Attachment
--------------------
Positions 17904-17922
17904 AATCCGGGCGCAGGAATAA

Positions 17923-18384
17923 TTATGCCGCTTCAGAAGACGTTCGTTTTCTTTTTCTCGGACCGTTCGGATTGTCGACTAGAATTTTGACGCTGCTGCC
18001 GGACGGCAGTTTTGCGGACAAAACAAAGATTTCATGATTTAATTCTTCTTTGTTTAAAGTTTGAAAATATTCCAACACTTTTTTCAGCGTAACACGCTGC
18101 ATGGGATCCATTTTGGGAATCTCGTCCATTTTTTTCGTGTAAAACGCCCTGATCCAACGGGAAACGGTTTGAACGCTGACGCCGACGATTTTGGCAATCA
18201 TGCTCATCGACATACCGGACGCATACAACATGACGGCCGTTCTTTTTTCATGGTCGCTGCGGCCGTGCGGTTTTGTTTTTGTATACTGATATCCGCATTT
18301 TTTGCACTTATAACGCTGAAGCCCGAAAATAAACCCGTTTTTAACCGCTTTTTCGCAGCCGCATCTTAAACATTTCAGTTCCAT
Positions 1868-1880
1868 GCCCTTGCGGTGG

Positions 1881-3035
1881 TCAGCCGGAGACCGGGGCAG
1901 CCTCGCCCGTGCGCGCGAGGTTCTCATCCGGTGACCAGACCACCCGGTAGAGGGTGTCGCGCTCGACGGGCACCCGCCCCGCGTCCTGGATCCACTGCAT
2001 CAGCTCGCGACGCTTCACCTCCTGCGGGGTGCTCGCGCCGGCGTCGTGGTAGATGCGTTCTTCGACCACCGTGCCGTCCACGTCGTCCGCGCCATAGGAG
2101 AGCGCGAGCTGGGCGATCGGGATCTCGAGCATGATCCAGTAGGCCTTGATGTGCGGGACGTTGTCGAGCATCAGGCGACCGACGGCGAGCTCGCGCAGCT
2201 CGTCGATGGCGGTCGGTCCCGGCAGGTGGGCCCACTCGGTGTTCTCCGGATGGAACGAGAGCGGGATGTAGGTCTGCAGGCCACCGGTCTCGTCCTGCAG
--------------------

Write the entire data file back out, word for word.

Positions 17904-17922
17904 AATCCGGGCGCAGGAATAA

Positions 17923-18384
17923 TTATGCCGCTTCAGAAGACGTTCGTTTTCTTTTTCTCGGACCGTTCGGATTGTCGACTAGAATTTTGACGCTGCTGCC
18001 GGACGGCAGTTTTGCGGACAAAACAAAGATTTCATGATTTAATTCTTCTTTGTTTAAAGTTTGAAAATATTCCAACACTTTTTTCAGCGTAACACGCTGC
18101 ATGGGATCCATTTTGGGAATCTCGTCCATTTTTTTCGTGTAAAACGCCCTGATCCAACGGGAAACGGTTTGAACGCTGACGCCGACGATTTTGGCAATCA
18201 TGCTCATCGACATACCGGACGCATACAACATGACGGCCGTTCTTTTTTCATGGTCGCTGCGGCCGTGCGGTTTTGTTTTTGTATACTGATATCCGCATTT
18301 TTTGCACTTATAACGCTGAAGCCCGAAAATAAACCCGTTTTTAACCGCTTTTTCGCAGCCGCATCTTAAACATTTCAGTTCCAT
Positions 1868-1880
1868 GCCCTTGCGGTGG

Positions 1881-3035
1881 TCAGCCGGAGACCGGGGCAG
1901 CCTCGCCCGTGCGCGCGAGGTTCTCATCCGGTGACCAGACCACCCGGTAGAGGGTGTCGCGCTCGACGGGCACCCGCCCCGCGTCCTGGATCCACTGCAT
2001 CAGCTCGCGACGCTTCACCTCCTGCGGGGTGCTCGCGCCGGCGTCGTGGTAGATGCGTTCTTCGACCACCGTGCCGTCCACGTCGTCCGCGCCATAGGAG
2101 AGCGCGAGCTGGGCGATCGGGATCTCGAGCATGATCCAGTAGGCCTTGATGTGCGGGACGTTGTCGAGCATCAGGCGACCGACGGCGAGCTCGCGCAGCT
2201 CGTCGATGGCGGTCGGTCCCGGCAGGTGGGCCCACTCGGTGTTCTCCGGATGGAACGAGAGCGGGATGTAGGTCTGCAGGCCACCGGTCTCGTCCTGCAG